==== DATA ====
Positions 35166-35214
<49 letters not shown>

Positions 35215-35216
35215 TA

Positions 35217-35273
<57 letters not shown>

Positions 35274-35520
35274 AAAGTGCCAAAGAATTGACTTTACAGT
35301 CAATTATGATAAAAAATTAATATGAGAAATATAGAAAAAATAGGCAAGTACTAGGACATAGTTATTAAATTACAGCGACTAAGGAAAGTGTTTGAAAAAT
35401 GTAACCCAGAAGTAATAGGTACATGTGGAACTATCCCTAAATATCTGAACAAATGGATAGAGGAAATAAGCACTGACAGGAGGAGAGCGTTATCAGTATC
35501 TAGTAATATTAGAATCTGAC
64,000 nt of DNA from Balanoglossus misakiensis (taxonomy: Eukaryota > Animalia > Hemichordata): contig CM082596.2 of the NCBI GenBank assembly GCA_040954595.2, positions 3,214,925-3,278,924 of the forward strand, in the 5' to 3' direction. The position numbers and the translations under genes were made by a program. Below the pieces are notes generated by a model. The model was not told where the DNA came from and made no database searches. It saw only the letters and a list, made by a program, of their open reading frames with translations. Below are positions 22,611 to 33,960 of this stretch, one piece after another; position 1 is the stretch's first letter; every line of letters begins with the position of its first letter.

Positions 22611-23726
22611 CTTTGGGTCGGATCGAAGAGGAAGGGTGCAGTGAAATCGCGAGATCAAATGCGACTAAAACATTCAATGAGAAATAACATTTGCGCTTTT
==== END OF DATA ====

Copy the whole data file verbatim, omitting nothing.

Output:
Positions 35166-35214
<49 letters not shown>

Positions 35215-35216
35215 TA

Positions 35217-35273
<57 letters not shown>

Positions 35274-35520
35274 AAAGTGCCAAAGAATTGACTTTACAGT
35301 CAATTATGATAAAAAATTAATATGAGAAATATAGAAAAAATAGGCAAGTACTAGGACATAGTTATTAAATTACAGCGACTAAGGAAAGTGTTTGAAAAAT
35401 GTAACCCAGAAGTAATAGGTACATGTGGAACTATCCCTAAATATCTGAACAAATGGATAGAGGAAATAAGCACTGACAGGAGGAGAGCGTTATCAGTATC
35501 TAGTAATATTAGAATCTGAC
64,000 nt of DNA from Balanoglossus misakiensis (taxonomy: Eukaryota > Animalia > Hemichordata): contig CM082596.2 of the NCBI GenBank assembly GCA_040954595.2, positions 3,214,925-3,278,924 of the forward strand, in the 5' to 3' direction. The position numbers and the translations under genes were made by a program. Below the pieces are notes generated by a model. The model was not told where the DNA came from and made no database searches. It saw only the letters and a list, made by a program, of their open reading frames with translations. Below are positions 22,611 to 33,960 of this stretch, one piece after another; position 1 is the stretch's first letter; every line of letters begins with the position of its first letter.

Positions 22611-23726
22611 CTTTGGGTCGGATCGAAGAGGAAGGGTGCAGTGAAATCGCGAGATCAAATGCGACTAAAACATTCAATGAGAAATAACATTTGCGCTTTT